Islamabad, May 05, 2018 (PPI-OT): The 8th Judicial Conference was held at Islamabad on 4th and 5th May 2018. The Inaugural and concluding sessions of the Conference were presided over by the Hon’ble Chief Justice of Pakistan / Chairman, Law and Justice Commission of Pakistan. National and International Researches, Members of Academia, Judges, Lawyers and Professional experts deliberated upon the thematic groups of the conference which were chaired by the Hon’ble Judges of the Supreme Court of Pakistan.
The recommendations of thematic groups were presented by the Chairperson of each thematic group in the concluding session and the same were approved by the house as the Islamabad Declaration 2018. Consolidated recommendations of the Islamabad Declaration 2018 are as follows:
Group I: Regional, Economic Integration and Effective Dispute Resolution Mechanism in the Context of China Pakistan Economic Corridor (CPEC)
1. Introduction of Multimodal Transport Law and Infrastructure in the region to increase the significance of Pakistan’s position as a Transit State in the trade between Central Asian Republics. Specifically, the modernization of the law on Carriage of Goods by Sea.
2. Creation of a Multilateral Investment Guarantee Agency at a regional level akin to the one established under World Bank (MIGA).
3. Establishment of a Multi-tier Regional Arbitration Centre to resolve any disputes that may arise. First tier can be the appointment of Dispute Resolution Advisors, as a method to avoid disputes, second tier could be; constituting a dispute review board and the third tier would involve appointment of a dispute adjudication board. Such a mechanism should exist at a district and provincial level to make dispute resolution accessible.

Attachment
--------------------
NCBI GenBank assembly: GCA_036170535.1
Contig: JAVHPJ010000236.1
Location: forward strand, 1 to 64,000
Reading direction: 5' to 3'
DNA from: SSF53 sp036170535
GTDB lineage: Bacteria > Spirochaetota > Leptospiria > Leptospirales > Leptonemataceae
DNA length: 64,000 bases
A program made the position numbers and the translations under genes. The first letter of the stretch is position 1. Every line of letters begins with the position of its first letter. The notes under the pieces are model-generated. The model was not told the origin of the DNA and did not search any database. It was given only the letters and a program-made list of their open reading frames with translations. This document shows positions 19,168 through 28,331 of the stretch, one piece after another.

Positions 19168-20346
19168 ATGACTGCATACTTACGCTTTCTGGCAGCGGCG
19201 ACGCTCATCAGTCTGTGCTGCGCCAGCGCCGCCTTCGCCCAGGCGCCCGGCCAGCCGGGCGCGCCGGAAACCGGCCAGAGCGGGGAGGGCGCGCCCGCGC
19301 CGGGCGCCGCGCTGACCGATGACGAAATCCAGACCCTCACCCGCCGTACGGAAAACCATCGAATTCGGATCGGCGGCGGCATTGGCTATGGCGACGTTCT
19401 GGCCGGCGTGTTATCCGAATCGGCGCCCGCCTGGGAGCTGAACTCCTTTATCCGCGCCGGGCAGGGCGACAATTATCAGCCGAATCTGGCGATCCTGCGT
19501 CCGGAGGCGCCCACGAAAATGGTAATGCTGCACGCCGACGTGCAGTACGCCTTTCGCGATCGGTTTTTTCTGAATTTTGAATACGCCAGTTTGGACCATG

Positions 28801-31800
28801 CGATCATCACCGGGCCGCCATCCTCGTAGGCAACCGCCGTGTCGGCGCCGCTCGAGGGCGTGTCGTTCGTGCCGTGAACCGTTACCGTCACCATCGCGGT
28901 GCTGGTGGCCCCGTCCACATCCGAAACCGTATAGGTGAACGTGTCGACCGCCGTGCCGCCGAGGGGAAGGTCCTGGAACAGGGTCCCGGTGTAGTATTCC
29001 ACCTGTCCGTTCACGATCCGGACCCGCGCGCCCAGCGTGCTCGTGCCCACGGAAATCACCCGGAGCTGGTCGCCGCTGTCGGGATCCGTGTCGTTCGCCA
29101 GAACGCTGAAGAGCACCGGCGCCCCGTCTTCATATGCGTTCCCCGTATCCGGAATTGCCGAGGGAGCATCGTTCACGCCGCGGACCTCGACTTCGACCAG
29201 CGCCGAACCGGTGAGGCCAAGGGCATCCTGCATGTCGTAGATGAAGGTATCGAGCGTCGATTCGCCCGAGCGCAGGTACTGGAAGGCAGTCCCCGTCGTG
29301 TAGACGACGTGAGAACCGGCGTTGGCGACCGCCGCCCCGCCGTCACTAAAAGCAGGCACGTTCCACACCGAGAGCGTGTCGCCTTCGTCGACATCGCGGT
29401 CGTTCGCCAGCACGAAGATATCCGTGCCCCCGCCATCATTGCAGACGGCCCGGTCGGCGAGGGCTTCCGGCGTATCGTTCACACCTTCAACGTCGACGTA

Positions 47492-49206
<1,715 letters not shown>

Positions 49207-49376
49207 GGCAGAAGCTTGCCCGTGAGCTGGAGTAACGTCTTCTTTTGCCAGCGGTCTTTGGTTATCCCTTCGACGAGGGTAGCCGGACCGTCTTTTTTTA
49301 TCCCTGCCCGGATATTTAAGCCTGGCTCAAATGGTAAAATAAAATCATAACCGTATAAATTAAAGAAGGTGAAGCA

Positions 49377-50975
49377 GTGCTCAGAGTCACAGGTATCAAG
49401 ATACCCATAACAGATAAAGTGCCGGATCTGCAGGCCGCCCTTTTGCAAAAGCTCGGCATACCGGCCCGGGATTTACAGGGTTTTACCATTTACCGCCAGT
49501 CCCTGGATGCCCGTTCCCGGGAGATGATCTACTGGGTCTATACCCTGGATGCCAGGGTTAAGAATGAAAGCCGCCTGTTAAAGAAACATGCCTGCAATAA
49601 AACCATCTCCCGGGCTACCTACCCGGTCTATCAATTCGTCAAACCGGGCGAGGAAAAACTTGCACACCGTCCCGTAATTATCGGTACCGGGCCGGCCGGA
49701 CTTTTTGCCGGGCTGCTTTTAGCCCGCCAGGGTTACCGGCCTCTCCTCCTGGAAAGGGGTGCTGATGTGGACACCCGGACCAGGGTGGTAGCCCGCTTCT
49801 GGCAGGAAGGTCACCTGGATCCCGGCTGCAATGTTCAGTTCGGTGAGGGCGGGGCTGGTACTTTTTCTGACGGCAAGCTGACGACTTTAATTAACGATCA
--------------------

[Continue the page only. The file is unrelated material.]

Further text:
4. Amendment of Article 8 of the Agreement between Government of Peoples Republic of China and Government of Islamic Republic of Pakistan for the Avoidance of Double Taxation and Prevention of Fiscal Evasion with Respect to Tax on Income, to make the distribution of tax revenues between both countries more equitable and to explicitly allocate the fiscal rights of both signatories to the agreement.
5. Higher Environmental Standards to be applied to all CPEC projects which based on a harmonized set of policies agreed between the two countries. There should also be cooperation and exchange of skills between all provincial environmental protection agencies.
6. The Ministry of Planning, Development and Reforms should make their documents and agreements, made under CPEC, more accessible to the public at large.
Group II: Alternative Dispute Resolution Methodologies and Deterring Factors
1. ADR is admittedly a more effective and efficacious mode of dispute resolution as compared to regular litigation. In several countries. It has effectively been implemented through different models.
2. It is the need of the hour in Pakistan. Directly transplanting a foreign model may not be advisable. Indigenization is the key to cater for Pakistani conditions in the following manner:
A. Commercial disputes especially involving local or foreign investment:
Time honoured international models can be easily adopted and adapted but with emphasis on mediation rather than arbitration which may then be translated into court decrees through appropriate proceedings and legislation if necessary. In this regard special emphasis needs to be placed on international co-operation and human resource development in Pakistan.
B. In pending litigation effective selection of disputes amenable to mediation and ADR is necessary. Judges need to be specially trained for this purpose because court annexed mediation has been found to be the most effective way.